Time in the Land


The rhetoric of land law must bring the element of eternity through the securities of property. It can become one of three options or diversities. In two sentences - of a kind legal textbooks like to call elegant - the court in the Walsingham's case (1573) declared:-

Wyat had the land, but the land itself is one thing, and the estate in the land is another thing, for an estate in the land is a time in the land, or land for a time, and there are diversities of estates, which are no more than diversities of time, for he who has a fee-simple in land has a time in the land without end, or the land for time without end, and he who has land in tail has a time in the land or the land for time as long as he has issue of his body, and he who has an estate in land for life has no time in it longer than for his own life, and so of him who has an estate in land for the life of another, or for years. Then when Wyat had but an estate in the land for a time as long as there was any issue of the body of his father, and after the failure of such issue the King had a time in the land without end, or the land for time without end, which is termed a fee-simple, the words of Wyat upon his livery could not take that away from the Crown, nor give it to Moulton, and the law does not measure the gift of Wyat according to his words, but according to his ability, and here he was disabled to give the land for a greater time than he had, for which reason no fee-simple could pass.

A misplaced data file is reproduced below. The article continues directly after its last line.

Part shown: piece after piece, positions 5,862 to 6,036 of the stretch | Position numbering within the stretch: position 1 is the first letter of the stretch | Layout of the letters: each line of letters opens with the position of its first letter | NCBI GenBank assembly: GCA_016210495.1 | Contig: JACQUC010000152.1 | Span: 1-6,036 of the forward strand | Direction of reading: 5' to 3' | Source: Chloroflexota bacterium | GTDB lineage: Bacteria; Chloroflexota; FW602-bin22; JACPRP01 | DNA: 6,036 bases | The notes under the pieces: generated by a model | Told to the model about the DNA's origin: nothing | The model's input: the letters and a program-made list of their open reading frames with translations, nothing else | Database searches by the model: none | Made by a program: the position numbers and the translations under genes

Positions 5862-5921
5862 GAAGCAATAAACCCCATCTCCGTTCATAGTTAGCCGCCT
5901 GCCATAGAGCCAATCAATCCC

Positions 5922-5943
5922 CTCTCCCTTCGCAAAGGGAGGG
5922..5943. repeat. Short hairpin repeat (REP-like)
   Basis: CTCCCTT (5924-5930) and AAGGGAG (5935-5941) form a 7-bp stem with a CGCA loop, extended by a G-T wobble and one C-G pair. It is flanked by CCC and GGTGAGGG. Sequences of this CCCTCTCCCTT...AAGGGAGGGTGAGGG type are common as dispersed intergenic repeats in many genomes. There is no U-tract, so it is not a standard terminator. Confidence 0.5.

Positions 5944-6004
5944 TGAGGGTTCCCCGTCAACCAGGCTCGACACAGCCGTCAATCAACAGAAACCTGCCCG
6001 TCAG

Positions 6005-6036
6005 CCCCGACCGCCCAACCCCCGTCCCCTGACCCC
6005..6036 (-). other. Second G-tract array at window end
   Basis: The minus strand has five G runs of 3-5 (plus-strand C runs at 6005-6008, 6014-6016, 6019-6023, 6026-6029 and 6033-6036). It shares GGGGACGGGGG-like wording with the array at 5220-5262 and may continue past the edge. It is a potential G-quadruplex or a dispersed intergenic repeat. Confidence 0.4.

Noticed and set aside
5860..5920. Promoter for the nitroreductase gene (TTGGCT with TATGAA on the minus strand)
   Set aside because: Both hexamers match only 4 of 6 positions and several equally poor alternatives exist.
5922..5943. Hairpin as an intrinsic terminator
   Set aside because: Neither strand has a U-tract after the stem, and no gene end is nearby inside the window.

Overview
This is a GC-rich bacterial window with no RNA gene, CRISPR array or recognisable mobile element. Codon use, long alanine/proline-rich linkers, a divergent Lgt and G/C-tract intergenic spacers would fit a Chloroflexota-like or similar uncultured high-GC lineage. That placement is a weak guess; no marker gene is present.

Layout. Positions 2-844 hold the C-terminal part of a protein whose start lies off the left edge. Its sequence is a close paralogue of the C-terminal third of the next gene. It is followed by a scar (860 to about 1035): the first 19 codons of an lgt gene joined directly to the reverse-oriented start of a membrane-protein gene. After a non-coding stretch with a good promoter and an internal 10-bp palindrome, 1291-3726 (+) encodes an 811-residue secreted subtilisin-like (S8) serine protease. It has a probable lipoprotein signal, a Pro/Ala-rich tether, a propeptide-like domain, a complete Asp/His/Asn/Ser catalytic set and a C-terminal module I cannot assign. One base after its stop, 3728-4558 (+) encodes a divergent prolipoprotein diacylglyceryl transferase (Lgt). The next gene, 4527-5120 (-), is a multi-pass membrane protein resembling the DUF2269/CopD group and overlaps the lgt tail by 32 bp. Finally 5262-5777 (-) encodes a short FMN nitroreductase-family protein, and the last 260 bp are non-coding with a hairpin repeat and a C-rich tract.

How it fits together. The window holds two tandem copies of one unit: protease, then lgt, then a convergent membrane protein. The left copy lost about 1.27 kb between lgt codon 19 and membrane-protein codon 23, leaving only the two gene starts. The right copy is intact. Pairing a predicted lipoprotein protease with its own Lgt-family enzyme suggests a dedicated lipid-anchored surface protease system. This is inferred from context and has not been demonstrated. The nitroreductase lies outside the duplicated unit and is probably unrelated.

The concept of estates here in English law has a clear vertical power structure which allows property to lift from site, off from soil and earth and the dominium (of Roman law) towards the duration of powers and rights. The result is a new divisibility, as F. H. Lawson noted in his Introduction to the Law of Property (London 1958, p66), "Since the estate was an abstract entity imagined to serve certain purposes, it could be made to conform to a specification, and the essential parts of the specification were that the estate should represent the temporal aspect of the land - as it were a fourth dimension - that it should be divisible within that dimension in respect of time according to a coherent set of rules, but that the whole of that dimension, the estate, should be regarded as existing at the present moment so that slices of the estate representing rights to successive holdings of the land should be regarded as present estates coexisting at the same time."

Edmund Hardy

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